Just back from sub-arctic Churchill, Canada
, also known as the “Polar Bear Capital of the World,” we had an amazing opportunity to not only see these magnificent animals ‘up close and personal’, but to also meet and talk with some of the First Peoples
(which include the First Nations
) who shared their interesting history and stories.
Churchill is a small, northern town in the Canadian province of Manitoba and is located on the shore of the Hudson Bay, where the polar bears descend from October to mid-November as they wait for the Bay to freeze, so they can go back out and hunt for ringed seals. The only way to reach this remote settlement is by prop plan or a 40-hour train journey from Winnipeg. (We flew on none other than ‘Calm Air’.)
The first thing that we were told as we were greeted in Churchill: “ At this time of the year, there is every possibility of a polar bear wondering into town, and remember, they haven’t eaten since July!… In other words, the bear warnings posted around town are not for show or to give tourists a frisson! [We also learned two important lessons should you come face-to-face with a polar bear: 1) do not run and 2) do not play dead.]
In a recent article by Inc., a group of visionaries share their reflections on the rise to prominence of entrepreneurship, and how their lives and perspectives have changed over the course of the past 30 years. What insights surrounding innovation and leadership can Pharma Marketers glean today?
1. Donny Deutsch: There are No Geniuses
This frees you up to think “I can do that” ( …We desperately need this kind of thinking in business right now…)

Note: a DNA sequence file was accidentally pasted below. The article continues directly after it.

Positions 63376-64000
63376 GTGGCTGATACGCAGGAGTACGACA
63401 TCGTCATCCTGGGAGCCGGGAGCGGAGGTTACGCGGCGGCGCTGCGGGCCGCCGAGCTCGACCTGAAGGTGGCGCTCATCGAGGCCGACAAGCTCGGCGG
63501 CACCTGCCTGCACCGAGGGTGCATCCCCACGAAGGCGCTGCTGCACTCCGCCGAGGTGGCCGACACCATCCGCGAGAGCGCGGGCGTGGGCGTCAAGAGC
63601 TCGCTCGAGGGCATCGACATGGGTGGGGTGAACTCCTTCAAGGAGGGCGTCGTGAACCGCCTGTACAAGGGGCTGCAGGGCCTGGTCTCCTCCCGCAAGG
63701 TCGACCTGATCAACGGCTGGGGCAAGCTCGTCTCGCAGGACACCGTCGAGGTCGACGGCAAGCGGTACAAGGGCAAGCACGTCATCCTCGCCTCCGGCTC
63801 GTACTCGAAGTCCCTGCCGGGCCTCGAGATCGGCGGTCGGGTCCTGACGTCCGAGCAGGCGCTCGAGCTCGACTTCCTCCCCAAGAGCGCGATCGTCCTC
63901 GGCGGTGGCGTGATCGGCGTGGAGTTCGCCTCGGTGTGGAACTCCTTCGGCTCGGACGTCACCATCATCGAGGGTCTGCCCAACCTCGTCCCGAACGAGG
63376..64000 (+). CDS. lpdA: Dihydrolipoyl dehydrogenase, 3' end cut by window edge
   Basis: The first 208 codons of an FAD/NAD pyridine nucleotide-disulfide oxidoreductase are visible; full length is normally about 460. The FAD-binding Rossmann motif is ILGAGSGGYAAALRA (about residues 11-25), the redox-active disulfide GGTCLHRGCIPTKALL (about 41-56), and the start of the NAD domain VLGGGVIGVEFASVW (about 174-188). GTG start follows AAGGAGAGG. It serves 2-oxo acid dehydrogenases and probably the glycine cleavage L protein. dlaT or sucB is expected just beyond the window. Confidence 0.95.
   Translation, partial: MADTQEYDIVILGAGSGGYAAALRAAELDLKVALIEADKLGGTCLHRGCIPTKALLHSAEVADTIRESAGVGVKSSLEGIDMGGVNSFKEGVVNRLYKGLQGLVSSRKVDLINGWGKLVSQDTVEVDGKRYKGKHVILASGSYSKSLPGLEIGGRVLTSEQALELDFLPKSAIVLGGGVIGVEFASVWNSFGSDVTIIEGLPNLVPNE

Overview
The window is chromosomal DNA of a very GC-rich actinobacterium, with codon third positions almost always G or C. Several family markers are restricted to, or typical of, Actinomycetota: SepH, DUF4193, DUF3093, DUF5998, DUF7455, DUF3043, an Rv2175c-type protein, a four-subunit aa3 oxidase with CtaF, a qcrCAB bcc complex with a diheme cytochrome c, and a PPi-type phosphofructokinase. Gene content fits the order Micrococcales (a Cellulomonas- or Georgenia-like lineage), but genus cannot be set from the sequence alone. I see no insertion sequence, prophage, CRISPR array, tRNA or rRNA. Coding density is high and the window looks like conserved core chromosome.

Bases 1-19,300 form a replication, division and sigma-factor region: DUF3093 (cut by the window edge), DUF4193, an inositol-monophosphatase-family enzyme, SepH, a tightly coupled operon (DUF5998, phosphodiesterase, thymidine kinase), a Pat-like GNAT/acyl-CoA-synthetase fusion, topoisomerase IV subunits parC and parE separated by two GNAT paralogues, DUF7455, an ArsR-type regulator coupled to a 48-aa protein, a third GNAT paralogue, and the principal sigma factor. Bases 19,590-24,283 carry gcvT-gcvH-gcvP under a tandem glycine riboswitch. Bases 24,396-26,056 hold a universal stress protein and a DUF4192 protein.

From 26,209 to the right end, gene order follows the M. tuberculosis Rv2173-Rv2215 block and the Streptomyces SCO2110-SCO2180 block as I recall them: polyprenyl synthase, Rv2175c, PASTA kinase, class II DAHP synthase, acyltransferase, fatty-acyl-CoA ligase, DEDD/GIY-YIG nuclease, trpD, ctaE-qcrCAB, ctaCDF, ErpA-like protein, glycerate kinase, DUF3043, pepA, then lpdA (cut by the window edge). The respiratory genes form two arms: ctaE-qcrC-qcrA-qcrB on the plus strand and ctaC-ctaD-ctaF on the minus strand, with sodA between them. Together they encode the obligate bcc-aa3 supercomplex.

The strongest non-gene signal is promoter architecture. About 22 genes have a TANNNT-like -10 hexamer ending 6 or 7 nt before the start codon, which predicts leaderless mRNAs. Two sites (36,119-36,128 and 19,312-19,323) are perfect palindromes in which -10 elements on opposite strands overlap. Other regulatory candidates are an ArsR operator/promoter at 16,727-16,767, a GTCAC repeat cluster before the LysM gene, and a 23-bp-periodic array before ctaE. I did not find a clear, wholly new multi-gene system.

2. Scott Cook: Why Culture Matters
“People who suggest the end of the workplace totally misunderstand the social nature of work. There is a social fabric to work.” His greatest entrepreneurial legacy has been fostering an environment of open-mindedness and a culture where great ideas are nurtured (Sound familiar in Pharma’s highly political environment? I don’t think so…)
Marsha, long time friend, business anthropologist, and student of leadership in commerce is in the continual search for how organizations and the people in them can do more than succeed, but thrive in today’s tumultuous environment…
So what if your corporate culture accepts-even demands-multi-tasking? (Do you know one that doesn’t these days?)
As Marsha writes, “You’re as sharp as a drunk driver. You will miss-and misinterpret- as much of what is going on around you as someone who could be arrested for DWI…
Not only will you miss important information, you certainly will not generate new questions or solutions. Responsive to market changes? Forget it. Figuring out new ways to deploy resources? Not a chance.”
…Imagine we’re in an economic downturn (sound familiar?)– markets and people are worried, jittery, fearful…”Your enterprise will thrive – or not – based on your ability to:
- Notice what’s going on-Be curious about what might be valuable in this new reality
- Generate new solutions for new concerns
- Provoke Customers’ curiosity about new solutions.
Multi-tasking may be the most dangerous habit we’ve ever allowed,” says Marsha.
“Driving while talking on a cell phone is worse than driving drunk,” says John Medina, author of “Brain Rules.” Continue reading